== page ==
A “groundbreaking” agreement has been reached to let a group of mountain biking enthusiasts take over management of three trails in the Borders.
The deal has been made between Forestry and Land Scotland (FLS) and the Tweed Valley Trails Association (TVTA).
The charity set up by mountain bike enthusiasts will take over the unauthorised trails in Caberston Forest near Innerleithen.
FLS said the deal was the “first of its kind” and would be on a pilot basis.
It hopes the move can help to tackle issues surrounding the rapid growth of the sport and a resulting rise in the number of unauthorised trails being built in forests.
“The Tweed Valley is a Mecca for mountain biking and has a long history of world class riding for all abilities,” said south Scotland region manager Sallie Bailey.
“We want to build on this and strengthen the links we already have with the mountain biking community.
“This yearly agreement is the first of its kind and will be run on a pilot basis.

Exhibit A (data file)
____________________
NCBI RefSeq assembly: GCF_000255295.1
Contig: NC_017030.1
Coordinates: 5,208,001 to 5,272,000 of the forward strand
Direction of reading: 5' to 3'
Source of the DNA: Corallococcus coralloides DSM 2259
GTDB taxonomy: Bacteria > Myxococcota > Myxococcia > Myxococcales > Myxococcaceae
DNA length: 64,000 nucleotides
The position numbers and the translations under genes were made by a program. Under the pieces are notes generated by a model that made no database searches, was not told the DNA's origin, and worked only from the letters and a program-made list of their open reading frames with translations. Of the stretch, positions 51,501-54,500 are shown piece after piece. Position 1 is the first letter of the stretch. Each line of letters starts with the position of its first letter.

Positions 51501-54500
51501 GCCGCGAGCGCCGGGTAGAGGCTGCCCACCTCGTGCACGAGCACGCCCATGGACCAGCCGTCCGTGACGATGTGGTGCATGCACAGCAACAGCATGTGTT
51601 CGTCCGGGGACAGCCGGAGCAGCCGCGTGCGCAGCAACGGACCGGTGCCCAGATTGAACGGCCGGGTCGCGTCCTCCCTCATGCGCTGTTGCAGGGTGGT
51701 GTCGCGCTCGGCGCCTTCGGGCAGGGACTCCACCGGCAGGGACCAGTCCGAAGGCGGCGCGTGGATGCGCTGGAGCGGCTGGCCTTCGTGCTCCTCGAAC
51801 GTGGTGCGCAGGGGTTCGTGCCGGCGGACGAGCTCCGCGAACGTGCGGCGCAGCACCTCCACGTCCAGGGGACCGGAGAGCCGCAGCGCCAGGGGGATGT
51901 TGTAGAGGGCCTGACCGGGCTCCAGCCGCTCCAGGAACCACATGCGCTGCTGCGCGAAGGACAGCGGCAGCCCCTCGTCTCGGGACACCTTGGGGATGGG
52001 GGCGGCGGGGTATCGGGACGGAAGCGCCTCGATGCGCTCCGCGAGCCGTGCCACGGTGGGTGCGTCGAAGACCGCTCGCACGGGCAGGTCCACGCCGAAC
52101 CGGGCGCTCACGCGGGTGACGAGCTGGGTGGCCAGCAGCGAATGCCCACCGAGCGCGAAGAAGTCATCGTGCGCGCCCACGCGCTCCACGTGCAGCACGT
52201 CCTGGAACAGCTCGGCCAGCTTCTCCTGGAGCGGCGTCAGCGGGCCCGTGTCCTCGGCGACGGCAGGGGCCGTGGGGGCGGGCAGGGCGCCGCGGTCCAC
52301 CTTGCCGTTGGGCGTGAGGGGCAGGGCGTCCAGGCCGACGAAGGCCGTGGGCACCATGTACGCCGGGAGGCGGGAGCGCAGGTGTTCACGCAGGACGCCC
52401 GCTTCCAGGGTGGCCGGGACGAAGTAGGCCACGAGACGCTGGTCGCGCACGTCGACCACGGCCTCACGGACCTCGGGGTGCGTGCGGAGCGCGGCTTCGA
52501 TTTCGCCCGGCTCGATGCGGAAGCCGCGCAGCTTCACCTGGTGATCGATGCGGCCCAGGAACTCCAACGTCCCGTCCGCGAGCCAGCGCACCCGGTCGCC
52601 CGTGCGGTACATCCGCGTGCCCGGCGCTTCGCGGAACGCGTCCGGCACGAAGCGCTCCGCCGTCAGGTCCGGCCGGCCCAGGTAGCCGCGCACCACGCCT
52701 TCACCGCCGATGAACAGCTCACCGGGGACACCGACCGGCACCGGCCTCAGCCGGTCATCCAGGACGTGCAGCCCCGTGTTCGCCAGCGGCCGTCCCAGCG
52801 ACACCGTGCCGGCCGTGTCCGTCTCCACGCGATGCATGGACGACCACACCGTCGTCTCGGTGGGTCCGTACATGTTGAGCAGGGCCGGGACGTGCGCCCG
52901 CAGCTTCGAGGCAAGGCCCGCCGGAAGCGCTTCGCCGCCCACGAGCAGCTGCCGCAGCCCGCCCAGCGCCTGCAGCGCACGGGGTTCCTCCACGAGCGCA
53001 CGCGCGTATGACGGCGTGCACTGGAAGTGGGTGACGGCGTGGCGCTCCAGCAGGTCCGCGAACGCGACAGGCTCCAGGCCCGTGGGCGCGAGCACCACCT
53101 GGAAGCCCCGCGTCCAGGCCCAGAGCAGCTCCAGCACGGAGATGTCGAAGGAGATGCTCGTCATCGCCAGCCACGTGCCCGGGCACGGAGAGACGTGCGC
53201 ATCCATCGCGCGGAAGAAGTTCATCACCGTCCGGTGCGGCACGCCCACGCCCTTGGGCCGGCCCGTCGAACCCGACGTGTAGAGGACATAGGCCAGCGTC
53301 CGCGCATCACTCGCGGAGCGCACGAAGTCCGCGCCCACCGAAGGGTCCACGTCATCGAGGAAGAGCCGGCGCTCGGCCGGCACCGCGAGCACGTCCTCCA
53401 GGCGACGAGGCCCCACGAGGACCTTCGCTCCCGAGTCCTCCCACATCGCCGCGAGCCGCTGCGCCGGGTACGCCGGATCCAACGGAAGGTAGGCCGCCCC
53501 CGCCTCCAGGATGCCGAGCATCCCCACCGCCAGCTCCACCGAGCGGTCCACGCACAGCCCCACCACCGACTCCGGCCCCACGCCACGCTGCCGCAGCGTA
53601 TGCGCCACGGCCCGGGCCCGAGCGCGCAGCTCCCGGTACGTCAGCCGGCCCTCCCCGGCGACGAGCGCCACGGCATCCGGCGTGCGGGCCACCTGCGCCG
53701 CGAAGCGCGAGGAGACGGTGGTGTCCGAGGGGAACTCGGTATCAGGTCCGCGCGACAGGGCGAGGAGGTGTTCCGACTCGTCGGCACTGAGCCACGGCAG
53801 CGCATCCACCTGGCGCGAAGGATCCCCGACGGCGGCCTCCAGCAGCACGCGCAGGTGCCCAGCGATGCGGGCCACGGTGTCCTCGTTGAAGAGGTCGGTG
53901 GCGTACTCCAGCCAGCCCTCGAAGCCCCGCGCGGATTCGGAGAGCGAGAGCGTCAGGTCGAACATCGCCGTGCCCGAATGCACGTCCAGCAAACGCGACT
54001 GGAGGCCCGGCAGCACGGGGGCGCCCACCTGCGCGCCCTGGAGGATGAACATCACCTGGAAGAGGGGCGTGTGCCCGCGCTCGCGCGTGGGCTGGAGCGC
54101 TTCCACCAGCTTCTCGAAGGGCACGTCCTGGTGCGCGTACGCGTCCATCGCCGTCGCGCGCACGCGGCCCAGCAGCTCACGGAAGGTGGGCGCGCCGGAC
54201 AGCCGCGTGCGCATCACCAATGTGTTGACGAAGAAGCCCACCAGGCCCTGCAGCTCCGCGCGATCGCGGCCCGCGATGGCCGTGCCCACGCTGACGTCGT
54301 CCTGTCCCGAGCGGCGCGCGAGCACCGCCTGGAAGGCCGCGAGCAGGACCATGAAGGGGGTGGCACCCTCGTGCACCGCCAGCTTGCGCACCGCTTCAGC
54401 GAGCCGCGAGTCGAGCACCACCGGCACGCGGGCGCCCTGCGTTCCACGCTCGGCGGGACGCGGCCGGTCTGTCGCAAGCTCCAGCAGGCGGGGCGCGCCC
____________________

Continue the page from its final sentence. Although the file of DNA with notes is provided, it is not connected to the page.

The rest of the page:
“We’ve been highly impressed with the TVTA’s genuine desire and professionalism to work with us to develop new approaches to trail management.”
Under the agreement, the TVTA will adopt a number of existing unauthorised trails around the Caberston area as the forest is currently the most heavily used of the unofficial trail network.
Work will include generating independent funds to manage and maintain the trails using “best trail building practices available”.
Neil Carnegie, of the TVTA, said: “Now world famous, the unofficial trail network in the Tweed Valley has exploded in size and popularity over recent years attracting visitors from around the world.
“We are delighted to see FLS embrace this growing resource and engage with the riding community through the TVTA to manage and improve the network of trails for local riders and visitors alike.
“It’s been a long process to get here and we can’t wait to get working on the ground, our tools into the dirt and start making a difference.”